|by Eric Gjerde|
A couple of weeks ago we had our New Tech coach visit our school to evaluate our progress implementing the PBL model. My classes were using Socratic circles to discuss their genocide research. We had a meeting afterwards and she was very impressed in where our school is for a first year PBL school.
In my individual meeting with the coach she gave me positive feedback about my class. She gave me what I consider to be a great compliment when she said, “You don’t really follow the PBL model, but don’t change anything.” What she meant is that the model can be a formula to help teachers learning how to teach PBL, but that I had personalized it using my own language and methods.
I am not going to lie, that meant a lot to me. It definitely made my day month. To me it was validation from an unbiased outsider. To me that is all I am looking for in my job. For people to recognize that I care about kids and am trying to create meaningful learning experiences for them. There was no formal write-up that went into my file, good or bad. It will not be published in the paper or used in any official way. I will not get a raise or any financial gain from it.
|An Agate embed|
In my previous life I worked pouring concrete floors. We got bonuses twice a year including at Christmas. We always looked forward to getting some extra money. I also saw the negative side of bonuses as some guys “expected” to get a certain size bonus and would get angry if they did not. Others would compare their bonus checks and be jealous of others who got more than they did. The bonuses did not create a collaborative atmosphere in the company. So I know what it is like to get that kind of bonus, and I can honestly say that the compliment from a former PBL teacher meant at least as much as money to me.
I have not always felt valued and appreciated in my previous teaching jobs. But I am having my best year ever with freedom to create my own curriculum this year. I am proud to be a teacher, a professional. To be recognized as such is all the Christmas bonus I need.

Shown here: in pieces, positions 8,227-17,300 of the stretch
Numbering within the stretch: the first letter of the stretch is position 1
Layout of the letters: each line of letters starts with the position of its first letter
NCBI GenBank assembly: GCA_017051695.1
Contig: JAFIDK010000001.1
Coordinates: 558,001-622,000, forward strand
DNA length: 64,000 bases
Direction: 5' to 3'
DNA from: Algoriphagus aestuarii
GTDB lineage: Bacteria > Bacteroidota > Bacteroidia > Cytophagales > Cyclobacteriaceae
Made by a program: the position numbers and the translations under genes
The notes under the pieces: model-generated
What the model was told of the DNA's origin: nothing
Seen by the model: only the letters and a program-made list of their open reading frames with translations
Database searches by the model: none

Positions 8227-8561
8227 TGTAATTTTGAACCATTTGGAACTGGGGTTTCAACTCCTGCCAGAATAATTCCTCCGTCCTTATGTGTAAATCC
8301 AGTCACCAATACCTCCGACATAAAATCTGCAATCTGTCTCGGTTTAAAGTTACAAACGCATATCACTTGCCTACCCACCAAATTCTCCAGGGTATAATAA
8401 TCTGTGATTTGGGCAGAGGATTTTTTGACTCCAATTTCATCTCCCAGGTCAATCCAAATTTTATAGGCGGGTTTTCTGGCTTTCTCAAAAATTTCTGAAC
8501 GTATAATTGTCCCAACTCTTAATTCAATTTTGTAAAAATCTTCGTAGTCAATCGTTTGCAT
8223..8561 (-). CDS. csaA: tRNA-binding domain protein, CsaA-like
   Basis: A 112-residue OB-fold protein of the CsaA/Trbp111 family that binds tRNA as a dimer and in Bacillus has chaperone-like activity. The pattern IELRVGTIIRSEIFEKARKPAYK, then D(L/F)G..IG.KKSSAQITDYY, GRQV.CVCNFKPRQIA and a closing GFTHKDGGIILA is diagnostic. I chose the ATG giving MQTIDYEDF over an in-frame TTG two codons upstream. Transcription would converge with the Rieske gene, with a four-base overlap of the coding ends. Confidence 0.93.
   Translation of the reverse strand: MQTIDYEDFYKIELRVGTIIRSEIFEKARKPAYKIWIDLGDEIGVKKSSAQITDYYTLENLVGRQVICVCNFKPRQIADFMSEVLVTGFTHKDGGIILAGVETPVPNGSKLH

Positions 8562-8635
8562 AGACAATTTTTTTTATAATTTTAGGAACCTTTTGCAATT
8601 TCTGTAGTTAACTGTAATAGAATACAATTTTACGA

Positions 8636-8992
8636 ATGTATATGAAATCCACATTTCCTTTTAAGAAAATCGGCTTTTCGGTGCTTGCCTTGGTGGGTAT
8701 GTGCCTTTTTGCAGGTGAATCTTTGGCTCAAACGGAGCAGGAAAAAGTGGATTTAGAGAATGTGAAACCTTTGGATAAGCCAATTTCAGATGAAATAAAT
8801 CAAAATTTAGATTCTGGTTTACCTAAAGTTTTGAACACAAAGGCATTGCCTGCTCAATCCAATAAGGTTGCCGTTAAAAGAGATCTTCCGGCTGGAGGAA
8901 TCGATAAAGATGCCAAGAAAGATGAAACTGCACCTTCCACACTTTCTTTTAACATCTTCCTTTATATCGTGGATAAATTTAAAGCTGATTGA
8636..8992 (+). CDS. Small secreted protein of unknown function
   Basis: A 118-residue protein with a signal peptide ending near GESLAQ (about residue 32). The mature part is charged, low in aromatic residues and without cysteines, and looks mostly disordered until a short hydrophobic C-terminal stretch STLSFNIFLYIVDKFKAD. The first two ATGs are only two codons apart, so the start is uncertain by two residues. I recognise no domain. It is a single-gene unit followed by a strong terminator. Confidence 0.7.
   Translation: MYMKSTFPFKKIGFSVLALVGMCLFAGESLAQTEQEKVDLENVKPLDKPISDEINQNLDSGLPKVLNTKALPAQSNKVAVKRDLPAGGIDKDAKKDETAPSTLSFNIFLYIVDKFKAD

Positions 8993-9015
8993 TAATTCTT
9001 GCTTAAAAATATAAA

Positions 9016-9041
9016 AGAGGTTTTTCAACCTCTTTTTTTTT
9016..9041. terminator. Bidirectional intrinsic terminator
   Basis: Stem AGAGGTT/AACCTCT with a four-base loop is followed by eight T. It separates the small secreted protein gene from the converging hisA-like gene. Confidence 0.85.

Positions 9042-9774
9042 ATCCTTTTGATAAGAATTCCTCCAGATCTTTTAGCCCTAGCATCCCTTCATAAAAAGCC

Way to go!
So pleased for you! Those words DO mean a lot!
Continue doing what you are doing and have a great 2012!
And we are proud to have a professional like you as part of our nation-wide team! Keep up the great work and be sure to take some time for a little R&R over the holiday break…coming back just as strong and envigorated as ever! 🙂
Hello Mr. Kaechele,
I read your post and it was very heartfelt. It is nice to see how much you really appreciate your job and your love for teaching. I had never heard of a Problem-Based Learning school before. I did a little research to educate myself and I found information on Wikipedia. They broke it down into 7 steps:
– clarifying and agreeing on terms and concepts that are unclear
– define the problem and review terms which need more depth or explanation
– analyze, brainstorm and create potential hypothesis
– discuss, evaluate and organize possible explanations into potential hypothesis
– generate and prioritize learning objectives, divide research workload
– private study time to research objectives
– during next tutorial report back gained information, create an explanation and synthesize new information in relation to the problem
This is really in depth work from my point of view seeing as my high school classes did nothing like this. Everything was straight book work. With all these criterion, and you also have the time to add your own personality to the curriculum, I have to applaud you. I also can see how you found the coach’s comments very rewarding. It is the satisfaction you want when you are teaching. You want your creativity and efforts to be recognized. That is how I hope to feel when I start teaching in the future.
When you discussed your past job, it really interested me. It shows how teaching doesn’t compare to the standard 9-5 jobs out there. People usually go to work just for the paycheck. With teaching, it is a reward inside itself. Of course money is part of the job, but it’s never the only reason why someone does it. They teach for the accomplishments they witness come out of their students. I am glad that your new teaching job is treating you well, and I hope the rest of the year goes just as smooth.
Chanel Ellison – http://ellisonchaneledm310.blogspot.com/
My Class Blog- http://edm310.blogspot.com/
I am greatly moved by your post. I think your students have a excellent opportunity. To let their students understand, teacher can teach in any way which suit one best. I wish I could have your class just once.
It is nice to hear someone that loves their job so much. It goes to show that there are still teachers that care. I am still in school and I already have the love for the classroom. I cannot wait to become a teacher. I know that that compliment meant a lot to you and it was well deserved. Can you explain the PBL teaching approach. I did some research on it but I would like to hear your take on it.
Thanks for the positive comments. Here is my favorite explanation of PBL http://www.bie.org/about/what_is_pbl
This is the general “recipe” but PBL tastes best when the chef seasons it with her own flavors. The key is student driven inquiry.